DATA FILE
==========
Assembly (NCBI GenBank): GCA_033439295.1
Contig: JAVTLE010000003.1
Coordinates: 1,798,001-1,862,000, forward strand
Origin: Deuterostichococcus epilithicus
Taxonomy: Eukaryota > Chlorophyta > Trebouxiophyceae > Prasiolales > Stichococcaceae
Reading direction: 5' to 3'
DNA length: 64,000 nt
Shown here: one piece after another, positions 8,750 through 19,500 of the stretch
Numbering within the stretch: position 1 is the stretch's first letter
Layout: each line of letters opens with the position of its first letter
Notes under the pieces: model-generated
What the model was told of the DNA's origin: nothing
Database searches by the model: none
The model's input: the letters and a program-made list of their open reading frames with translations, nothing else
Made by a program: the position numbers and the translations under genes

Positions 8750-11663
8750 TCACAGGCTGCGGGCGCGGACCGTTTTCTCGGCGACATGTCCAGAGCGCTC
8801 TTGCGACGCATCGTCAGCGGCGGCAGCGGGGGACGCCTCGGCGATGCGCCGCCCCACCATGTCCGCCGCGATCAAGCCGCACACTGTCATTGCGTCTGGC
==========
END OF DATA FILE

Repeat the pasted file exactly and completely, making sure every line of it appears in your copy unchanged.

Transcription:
Assembly (NCBI GenBank): GCA_033439295.1
Contig: JAVTLE010000003.1
Coordinates: 1,798,001-1,862,000, forward strand
Origin: Deuterostichococcus epilithicus
Taxonomy: Eukaryota > Chlorophyta > Trebouxiophyceae > Prasiolales > Stichococcaceae
Reading direction: 5' to 3'
DNA length: 64,000 nt
Shown here: one piece after another, positions 8,750 through 19,500 of the stretch
Numbering within the stretch: position 1 is the stretch's first letter
Layout: each line of letters opens with the position of its first letter
Notes under the pieces: model-generated
What the model was told of the DNA's origin: nothing
Database searches by the model: none
The model's input: the letters and a program-made list of their open reading frames with translations, nothing else
Made by a program: the position numbers and the translations under genes

Positions 8750-11663
8750 TCACAGGCTGCGGGCGCGGACCGTTTTCTCGGCGACATGTCCAGAGCGCTC
8801 TTGCGACGCATCGTCAGCGGCGGCAGCGGGGGACGCCTCGGCGATGCGCCGCCCCACCATGTCCGCCGCGATCAAGCCGCACACTGTCATTGCGTCTGGC